Professor Tony Lewis from the HMRC warns companies not to miss out on this opportunity, and urges them to apply for the funding to access these facilities.
‘MARINET offers a unique opportunity to access these world-class European test facilities in order to validate and progress concepts at any stage of development, and to ultimately harness the untapped renewable energy resources that are abundant around the European coastline. This is a great opportunity to advance marine renewable research testing and commercial development.’

The other countries participating in the project are Belgium, Brazil, Denmark, Germany, Italy, the Netherlands, Norway, Portugal, Spain, and the United Kingdom.

The European Commission requires citizens to choose the best system of electric journey planning

Lundi 5 décembre 2011

As part of a competition, European citizens are asked to choose the electronic journey planner they prefer.

The idea behind the challenge was to raise awareness about and stimulate development of all-in-one journey planners, going beyond national borders and offering alternative transport modes. Now it is time for the public to have their say on the submitted planners.

The challenge for a truly European travel planner was open to everyone, companies and organisations or anyone with an interest in travelling. 28 examples of journey planners were submitted and 22 new innovative ideas. Unfortunately not all submitted planners – innovative and easy to use as they may be – could satisfy the strict cross-border and multimodal requirements.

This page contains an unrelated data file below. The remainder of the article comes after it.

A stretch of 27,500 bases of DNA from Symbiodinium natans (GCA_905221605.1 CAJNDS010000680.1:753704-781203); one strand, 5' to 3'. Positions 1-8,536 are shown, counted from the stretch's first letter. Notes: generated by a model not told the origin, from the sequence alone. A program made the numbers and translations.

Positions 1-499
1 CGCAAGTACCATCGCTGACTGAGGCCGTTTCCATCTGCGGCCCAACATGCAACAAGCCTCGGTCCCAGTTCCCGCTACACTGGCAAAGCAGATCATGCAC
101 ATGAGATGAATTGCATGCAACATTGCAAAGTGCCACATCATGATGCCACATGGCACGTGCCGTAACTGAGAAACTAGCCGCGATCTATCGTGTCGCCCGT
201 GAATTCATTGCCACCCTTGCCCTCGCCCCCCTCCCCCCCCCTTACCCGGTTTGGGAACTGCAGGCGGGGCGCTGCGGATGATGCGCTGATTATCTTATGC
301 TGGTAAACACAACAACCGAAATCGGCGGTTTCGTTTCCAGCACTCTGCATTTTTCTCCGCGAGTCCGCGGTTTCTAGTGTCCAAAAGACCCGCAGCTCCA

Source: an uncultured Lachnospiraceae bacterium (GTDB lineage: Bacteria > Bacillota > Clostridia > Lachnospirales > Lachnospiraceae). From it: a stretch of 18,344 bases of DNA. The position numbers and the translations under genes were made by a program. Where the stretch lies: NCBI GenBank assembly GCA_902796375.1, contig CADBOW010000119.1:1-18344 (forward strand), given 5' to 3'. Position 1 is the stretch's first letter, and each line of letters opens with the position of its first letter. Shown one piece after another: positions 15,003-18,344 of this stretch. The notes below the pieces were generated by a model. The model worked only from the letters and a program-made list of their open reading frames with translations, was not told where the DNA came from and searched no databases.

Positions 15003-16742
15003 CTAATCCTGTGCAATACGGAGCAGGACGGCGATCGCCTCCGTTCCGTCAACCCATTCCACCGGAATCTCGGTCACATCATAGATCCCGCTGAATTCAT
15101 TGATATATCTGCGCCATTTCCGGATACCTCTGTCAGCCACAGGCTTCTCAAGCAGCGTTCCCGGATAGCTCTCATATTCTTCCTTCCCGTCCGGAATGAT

Now it is time for the public to cast its vote, between 5 December 2011 and 13 January 2012, on the 12 short-listed planners. In parallel, an expert jury will meet to deliberate on the submitted ideas. The best entries in each category will be announced by Vice-President Kallas at an event in Brussels in February 2012. As a prize, the winners in each category will be invited to next year’s ITS World Congress in Vienna (22-26 October 2012) to present their ideas and solutions at the Commission’s stand.